Image Xavier Torres-Bachet....
© El País.
Seeing him walking down the street, woolly hat, jacket with the emblem of his beloved San Lorenzo and a plastic bag with books, unhurried gait and a kind gaze, nobody would say he's quite a Hollywood film star. Viggo Mortensen [New York, 1958] has set aside the big film productions for the moment to shut himself in a theatre in Madrid, in the naves of Matadero, and started working on, along with Carme Elías, Purgatorio, the play about forgiveness and guilt written by Ariel Dorfman that has already put up the `Sold Out´ sign.
It means his return to the theatre after more than 20 years, and it's the first time he's doing it in Spanish, a language he learned in his childhood in Argentina. Besides the theatrical billboard, his name exercises an irresistible magnetism from the cinematic one as well. Tomorrow is the Spanish opening of his third collaboration with David Cronenberg in the film, A Dangerous Method, where he gives life, a troubled one, to Sigmund Freud.
[Producing] Purgatorio has not been an easy process, much less a swift one. The play was not able to be performed two years ago due to a family problem of Mortensen's - his mother's illness - and rehearsals had to be suspended. "I regretted letting down the actress, the theatre, the public then. I needed to close this circle. I am happy to have done it; I feel good. Purgatorio's text is complicated, fiendishly difficult, and I think that now we've been refining it, perfecting it. It's clear that sometimes waiting for good things is worth the trouble." Mortensen, who has a calm and thoughtful way of speaking, considers it an honor to take to the Matadero's stage, where he has enjoyed "stupendous actors and good productions."
What brought you to theatre? "Fear. I've done theatre because it frightens me. I'm attracted to everything that frightens me. It's not like in film, where you do a take and then you can do another and another. Theatre is just one live take that lasts an hour and 40 minutes, depending on the performance. It's a new adventure every night. If you get off track, you have to see how to get back." That feeling of fear and adventure is what he also strives to bring to film, where he just finished shooting Todos tenemos un plan, by the novice Argentinian Ana Piterbarg.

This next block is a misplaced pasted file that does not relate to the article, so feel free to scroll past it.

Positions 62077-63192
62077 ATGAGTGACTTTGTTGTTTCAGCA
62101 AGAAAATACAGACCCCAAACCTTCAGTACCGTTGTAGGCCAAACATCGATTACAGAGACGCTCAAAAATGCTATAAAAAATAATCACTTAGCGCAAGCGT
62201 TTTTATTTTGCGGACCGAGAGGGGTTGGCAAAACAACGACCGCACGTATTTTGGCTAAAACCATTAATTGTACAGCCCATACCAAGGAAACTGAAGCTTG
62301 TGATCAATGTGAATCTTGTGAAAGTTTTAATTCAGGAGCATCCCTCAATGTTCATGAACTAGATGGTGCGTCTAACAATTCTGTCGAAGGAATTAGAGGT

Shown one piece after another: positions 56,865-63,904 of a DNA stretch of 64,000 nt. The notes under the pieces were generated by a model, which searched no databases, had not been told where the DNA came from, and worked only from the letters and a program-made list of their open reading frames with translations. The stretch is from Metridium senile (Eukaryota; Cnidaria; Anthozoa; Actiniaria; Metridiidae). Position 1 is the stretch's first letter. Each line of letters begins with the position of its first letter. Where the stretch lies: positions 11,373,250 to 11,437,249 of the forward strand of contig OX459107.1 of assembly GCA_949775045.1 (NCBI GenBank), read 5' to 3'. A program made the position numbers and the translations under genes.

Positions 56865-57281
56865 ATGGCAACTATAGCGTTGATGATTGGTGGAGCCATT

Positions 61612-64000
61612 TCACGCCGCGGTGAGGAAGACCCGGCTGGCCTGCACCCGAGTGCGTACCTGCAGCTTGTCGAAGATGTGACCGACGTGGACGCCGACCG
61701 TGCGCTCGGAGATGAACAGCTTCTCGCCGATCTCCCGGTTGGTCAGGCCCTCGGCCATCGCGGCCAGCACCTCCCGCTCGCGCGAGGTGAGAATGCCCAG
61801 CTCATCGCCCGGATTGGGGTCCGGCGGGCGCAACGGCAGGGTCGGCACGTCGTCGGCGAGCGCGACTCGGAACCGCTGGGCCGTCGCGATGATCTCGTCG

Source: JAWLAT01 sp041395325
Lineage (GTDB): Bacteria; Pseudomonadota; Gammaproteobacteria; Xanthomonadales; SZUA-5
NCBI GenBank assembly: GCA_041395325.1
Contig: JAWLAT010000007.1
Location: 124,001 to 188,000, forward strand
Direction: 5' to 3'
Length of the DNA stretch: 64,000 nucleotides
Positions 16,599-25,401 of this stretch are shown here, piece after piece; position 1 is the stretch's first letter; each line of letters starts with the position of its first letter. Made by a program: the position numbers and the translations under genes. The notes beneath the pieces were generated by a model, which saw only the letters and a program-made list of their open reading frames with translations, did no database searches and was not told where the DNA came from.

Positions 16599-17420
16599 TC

He has the feeling that he's never come across two characters, that of Freud and the man in Purgatorio, who talk so much. "But you have to tell everything," he contends. "It's very useful and healthy to talk about everything, as Freud did, figure things out, look for connections, confess without being judged, to be allowed to say everything, to feel. It seems brilliant to me." And he does so, talking about the forgiveness that underlies Purgatorio and about repentance. "Everything can be forgiven; whether or not one does is another matter . Forgiveness isn't easy and I understand that there are people who cannot forgive, but one can manage to do anything. It's interesting to discover how people who are very conservative and Catholic, for example, have criticized me and have commented that it's unforgivable that I should say that one can forgive ETA, when forgiveness is, I believe, the most Christian feeling that there is."
The portrayer of Aragorn in The Lord of the Rings, the perverse Alastriste from Agustín Díaz Yanes film, the wicked guy from A History of Violence or the anguished father from The Road. All of the characters tackled by this actor are born of exhaustive and obsessive work. Is that part of your success? "I don't know. Everyone has their own way of doing things. As for me, I love the preparation period, imagining the characters and playing like when I was a little boy. In my profession, I think it's very useful to maintain that fondness, that taste for play." And so to deal with Freud, he traveled to Vienna, read hundreds of books, looked for photos, studied. Just focusing on the cigars that the Viennese psychoanalyst smoked, he shared dozens of emails with Cronenberg. "With many other directors, if not most, I don't have the security of being able to share this process of preparation that's so personal and private. With Cronenberg, it's different; he understands that process and likes it. So I know beforehand that the filming will be fun and good and that the film is fine. It's guaranteed."
That obsession of Mortensen's leads him to seek out the poetic side of everything that he does - "There is always something tender in people. Everyone has been a child and a child doesn't start out being bad; that never disappears completely" - and he points to Freud's phrase, " No matter where I go, I always find that a poet has been there before me." Going out on the street, he doesn't meet up with a poet, but with an Argentine boy. "Are you Viggo?" "Yes." "I thought so when I saw the San Lorenzo emblem." His beloved San Lorenzo. And then, yes, Mortensen's face is pure poetry.